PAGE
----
Now it's just firmware. That means you can download it from a Mac version and upload it to a PC version and presto. The problem here is that the combination on the Mac drive ends up being larger, which shouldn't be surprising. So while most PC cards have a 64k flash on them for the firmware, the Mac version is about 110k and needs a 128k flash. SOME PC cards have this, but generally it's rare.

    Things are not so bad as they seem. In the past hackers have been able to strip out the PC-only code, leaving a smaller Mac-only version that will fit into 64k. It will be a little while before we know if this is possible for the EFI driver too, it's simply too early to know yet. Another option is to solder a 128k flash onto your card, but obviously that's much more "serious".

    The other issue is the drivers in the Mac OS. Every card has a unique ID and vendor code in it, and the Mac OS tries to look up cards by pattern matching on these IDs. So even if you did flash the firmware, the Mac wouldn't find the driver matching those codes, and fail to load it. The news here is very good though, because Apple puts practically everything into normal text files, including these codes. It's a triviality to find them in the driver and change them to match your card.

    So we'll all just have to wait a bit and see how it all turns out. The basic long-n-short is that its definitely _possible_ in theory.

    Finally, a word or two about SLI/CrossFire. These are a different matter entirely. Basically these systems use custom drivers that split every message being sent out of the video drivers and sends them to both cards at the same time. That way they both have an identical copy of the "world". Clearly the normal drivers cannot be used, and unless someone makes a driver for the Mac, these things simply aren't going to work.

    There is one oddball though, the GeForce 7950 GX2. This card is basically two 7900's bolted together, with SLI _internal_. From what I understand, the machine and OS has no idea that it's not talking to a bog-standard 7900. Assuming all the problems above can be worked out, it is just possible that the Quattro driver Apple has now could be adapted to work with this card. THAT would be good enough for me, Halo runs full-screen on a 30" LCD on this card...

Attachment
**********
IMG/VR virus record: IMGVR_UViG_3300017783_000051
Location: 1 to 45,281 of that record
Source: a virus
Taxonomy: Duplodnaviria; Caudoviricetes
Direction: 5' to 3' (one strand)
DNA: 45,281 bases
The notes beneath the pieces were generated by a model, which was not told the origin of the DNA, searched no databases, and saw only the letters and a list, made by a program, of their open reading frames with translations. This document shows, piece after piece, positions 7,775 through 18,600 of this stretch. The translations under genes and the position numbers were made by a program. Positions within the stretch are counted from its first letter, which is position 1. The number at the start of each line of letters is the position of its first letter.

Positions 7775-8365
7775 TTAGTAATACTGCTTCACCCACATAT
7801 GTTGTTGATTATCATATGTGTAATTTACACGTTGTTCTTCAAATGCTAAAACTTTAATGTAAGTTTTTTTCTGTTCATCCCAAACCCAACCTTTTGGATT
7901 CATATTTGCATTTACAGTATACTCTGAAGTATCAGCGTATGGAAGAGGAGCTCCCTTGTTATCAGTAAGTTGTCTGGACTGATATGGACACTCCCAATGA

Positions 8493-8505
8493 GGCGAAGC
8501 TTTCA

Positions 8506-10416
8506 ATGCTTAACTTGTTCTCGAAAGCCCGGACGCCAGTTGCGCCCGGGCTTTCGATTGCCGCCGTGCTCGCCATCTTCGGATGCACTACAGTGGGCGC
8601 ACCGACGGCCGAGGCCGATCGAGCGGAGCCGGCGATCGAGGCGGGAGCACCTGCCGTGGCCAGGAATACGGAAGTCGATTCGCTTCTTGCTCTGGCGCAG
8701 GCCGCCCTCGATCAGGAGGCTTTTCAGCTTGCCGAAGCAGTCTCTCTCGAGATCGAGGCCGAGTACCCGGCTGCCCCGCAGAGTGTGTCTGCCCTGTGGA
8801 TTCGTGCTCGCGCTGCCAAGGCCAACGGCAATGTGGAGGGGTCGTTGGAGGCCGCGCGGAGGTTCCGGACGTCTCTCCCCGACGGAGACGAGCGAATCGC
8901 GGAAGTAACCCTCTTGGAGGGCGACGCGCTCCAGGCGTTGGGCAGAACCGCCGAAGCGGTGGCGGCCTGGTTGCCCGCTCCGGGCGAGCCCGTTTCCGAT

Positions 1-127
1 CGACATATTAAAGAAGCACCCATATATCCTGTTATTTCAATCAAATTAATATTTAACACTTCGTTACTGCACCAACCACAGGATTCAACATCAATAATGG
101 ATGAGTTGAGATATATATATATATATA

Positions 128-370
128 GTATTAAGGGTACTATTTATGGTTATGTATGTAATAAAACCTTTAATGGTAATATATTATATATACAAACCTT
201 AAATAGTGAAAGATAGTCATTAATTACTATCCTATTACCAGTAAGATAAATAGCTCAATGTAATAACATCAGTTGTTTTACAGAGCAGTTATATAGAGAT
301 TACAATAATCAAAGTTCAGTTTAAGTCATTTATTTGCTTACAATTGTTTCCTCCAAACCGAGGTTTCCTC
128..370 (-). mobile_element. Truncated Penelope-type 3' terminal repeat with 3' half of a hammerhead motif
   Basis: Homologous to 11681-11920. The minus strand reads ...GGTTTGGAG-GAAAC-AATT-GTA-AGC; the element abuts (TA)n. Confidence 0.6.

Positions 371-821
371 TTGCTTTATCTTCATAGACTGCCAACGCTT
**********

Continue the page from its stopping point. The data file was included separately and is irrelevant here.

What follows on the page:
Maury
    Reply
  • Pirks - Wednesday, August 16, 2006 - link

    yeah Anand please tell us if we can buy nice cheap evga 7900GT and stick it inside this fruity beast Reply
  • VooDooAddict - Wednesday, August 16, 2006 - link

    I think this is a burning question amoung those of us thinking about this beast. Reply
  • ViRGE - Wednesday, August 16, 2006 - link

    Early results look like it won't happen. For Mac OS X, the card needs to support EFI, which means there needs to be a portion of the video BIOS programmed to handle it. Right now only Mac-specific cards seem to be able to do so, and PC cards can't be flashed because the Mac cards are using a larger EEPROM for the BIOS. Reply
  • delta53 - Wednesday, August 16, 2006 - link

    They go on and on about the price difference and fail to tell you that the Apple doesn't include at monitor or a protection plan which the price of the dell includes both. The price for the apple plan is $249 for 3 years. Dell will take off $149 for the monitor. Therefore, the Apple with protection plan without monitor is $2748.00 and the Dell with the protection plan without monitor is $2961.00. Price difference $213.00. That is comparing apples to apples. Reply